We can’t keep continuing to put people into Melbourne and Sydney. This country needs more emerging cities. Geelong, Newcastle and Wollongong are the most likely prospects – with the Geelong region at the top of the list.
Geelong is the leading prospect because of its:
Geelong particularly appeals to people who are young, educated, aspirational, entrepreneurial and with money to invest in new business and employment, creating opportunities and affluence.
The reality is that Geelong is growing strongly now; even Council recognises that the city is growing at just under 2.5% per annum – in my view it is much stronger than that, more like 3.0 to 3.5% per annum.
Even if we were to accept just 2.5% per annum growth moving forward – a fraction of the 5% per annum that the City of Wyndham is growing at – Geelong will grow from 240,000 people now to around 850,000 in 50 years’ time. In 60 years, we will be over 1 million people. This could happen much earlier.
We can’t have uncontrolled growth and a lack of new infrastructure support. Nor can we deny growth. We need to accept that reality, plan for it and take control of our destiny. And for that we need a plan.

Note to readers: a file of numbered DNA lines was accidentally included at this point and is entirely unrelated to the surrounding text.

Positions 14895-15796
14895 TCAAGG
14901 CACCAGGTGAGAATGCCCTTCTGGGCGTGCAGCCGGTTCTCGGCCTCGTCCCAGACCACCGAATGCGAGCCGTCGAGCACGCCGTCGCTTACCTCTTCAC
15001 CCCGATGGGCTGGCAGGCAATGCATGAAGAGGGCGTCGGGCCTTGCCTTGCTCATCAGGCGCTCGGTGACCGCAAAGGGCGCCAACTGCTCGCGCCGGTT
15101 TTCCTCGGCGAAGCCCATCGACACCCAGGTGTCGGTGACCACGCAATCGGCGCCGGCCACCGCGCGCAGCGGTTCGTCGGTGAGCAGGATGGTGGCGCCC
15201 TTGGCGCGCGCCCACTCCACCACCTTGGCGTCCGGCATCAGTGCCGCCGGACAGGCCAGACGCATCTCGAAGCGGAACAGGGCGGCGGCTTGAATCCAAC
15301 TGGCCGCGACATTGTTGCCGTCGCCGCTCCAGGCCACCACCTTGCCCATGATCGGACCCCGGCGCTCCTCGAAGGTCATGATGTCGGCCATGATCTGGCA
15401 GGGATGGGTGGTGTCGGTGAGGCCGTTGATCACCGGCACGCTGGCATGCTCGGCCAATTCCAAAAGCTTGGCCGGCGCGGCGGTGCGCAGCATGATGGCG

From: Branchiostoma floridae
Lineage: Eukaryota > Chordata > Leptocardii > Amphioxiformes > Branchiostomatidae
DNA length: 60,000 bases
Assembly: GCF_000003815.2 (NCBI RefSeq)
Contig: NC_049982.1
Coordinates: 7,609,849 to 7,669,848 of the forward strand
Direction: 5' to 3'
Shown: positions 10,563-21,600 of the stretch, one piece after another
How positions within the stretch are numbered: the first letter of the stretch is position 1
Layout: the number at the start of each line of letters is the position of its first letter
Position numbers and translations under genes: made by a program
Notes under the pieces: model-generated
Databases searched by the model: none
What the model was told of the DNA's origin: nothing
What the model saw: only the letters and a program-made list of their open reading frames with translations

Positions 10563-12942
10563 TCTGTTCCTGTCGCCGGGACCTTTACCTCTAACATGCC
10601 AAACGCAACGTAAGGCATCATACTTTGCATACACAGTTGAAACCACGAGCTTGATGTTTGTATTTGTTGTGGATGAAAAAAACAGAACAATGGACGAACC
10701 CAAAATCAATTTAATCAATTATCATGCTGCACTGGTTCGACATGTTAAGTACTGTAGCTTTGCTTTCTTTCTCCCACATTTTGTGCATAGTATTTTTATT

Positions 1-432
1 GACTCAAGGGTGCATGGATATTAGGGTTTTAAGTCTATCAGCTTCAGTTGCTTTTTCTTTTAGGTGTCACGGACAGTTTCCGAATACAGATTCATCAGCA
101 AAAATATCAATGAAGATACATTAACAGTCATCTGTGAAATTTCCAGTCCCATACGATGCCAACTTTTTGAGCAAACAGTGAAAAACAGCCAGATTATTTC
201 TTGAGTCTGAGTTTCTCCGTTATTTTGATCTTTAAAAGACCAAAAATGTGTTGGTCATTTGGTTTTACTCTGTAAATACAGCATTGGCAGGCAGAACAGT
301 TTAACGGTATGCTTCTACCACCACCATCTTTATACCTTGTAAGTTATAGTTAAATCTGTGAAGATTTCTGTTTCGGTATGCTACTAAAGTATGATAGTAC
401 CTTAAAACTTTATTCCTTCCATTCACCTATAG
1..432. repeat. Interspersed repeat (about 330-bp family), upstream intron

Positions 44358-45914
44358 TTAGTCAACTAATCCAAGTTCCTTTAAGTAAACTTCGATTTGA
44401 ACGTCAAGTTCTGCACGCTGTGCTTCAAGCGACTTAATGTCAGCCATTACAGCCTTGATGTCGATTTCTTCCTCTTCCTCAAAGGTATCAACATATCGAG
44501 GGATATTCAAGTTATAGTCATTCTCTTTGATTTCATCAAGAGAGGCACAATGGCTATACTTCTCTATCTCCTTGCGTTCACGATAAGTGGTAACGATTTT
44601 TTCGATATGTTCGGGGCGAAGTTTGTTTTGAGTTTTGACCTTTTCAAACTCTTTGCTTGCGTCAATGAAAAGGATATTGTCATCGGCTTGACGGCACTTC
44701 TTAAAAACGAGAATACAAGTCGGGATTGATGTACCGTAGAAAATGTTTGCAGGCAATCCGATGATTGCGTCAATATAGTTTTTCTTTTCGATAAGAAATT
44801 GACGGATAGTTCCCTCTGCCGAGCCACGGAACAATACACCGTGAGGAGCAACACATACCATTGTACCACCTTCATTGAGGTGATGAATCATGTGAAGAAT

I want to drive a growth agenda with a clearly articulated plan that will give choice to our children and the generations to follow.
That’s why I’m running
We live in Geelong. We want and need to continue to have our own identity. We don’t want to become an extension of Melbourne. We don’t want to become the receptacle for Melbourne’s problems. Greater Geelong – including the Bellarine – is “greater” for a reason!
It goes without saying that we can’t ignore our critically important symbiotic relationship with Melbourne. This is what makes us different and it is a key part of our strength. Geelong is now a hybrid of both Melbourne and regional Victoria, as well as a bridge and gateway to the State’s west.
We need to take a more aggressive approach to advocate to governments, federal and state, about what we want Geelong to become.
We need to look forward.
We need to engage our politicians, lead them, open their minds, embolden and empower them, and ultimately get them to fight for us in this political landscape where there is limited capital and for which there is huge competition.
And we need to get the business sector to continue to invest in the region, not just in the industries of today, but the emerging industries of tomorrow. It is all interrelated.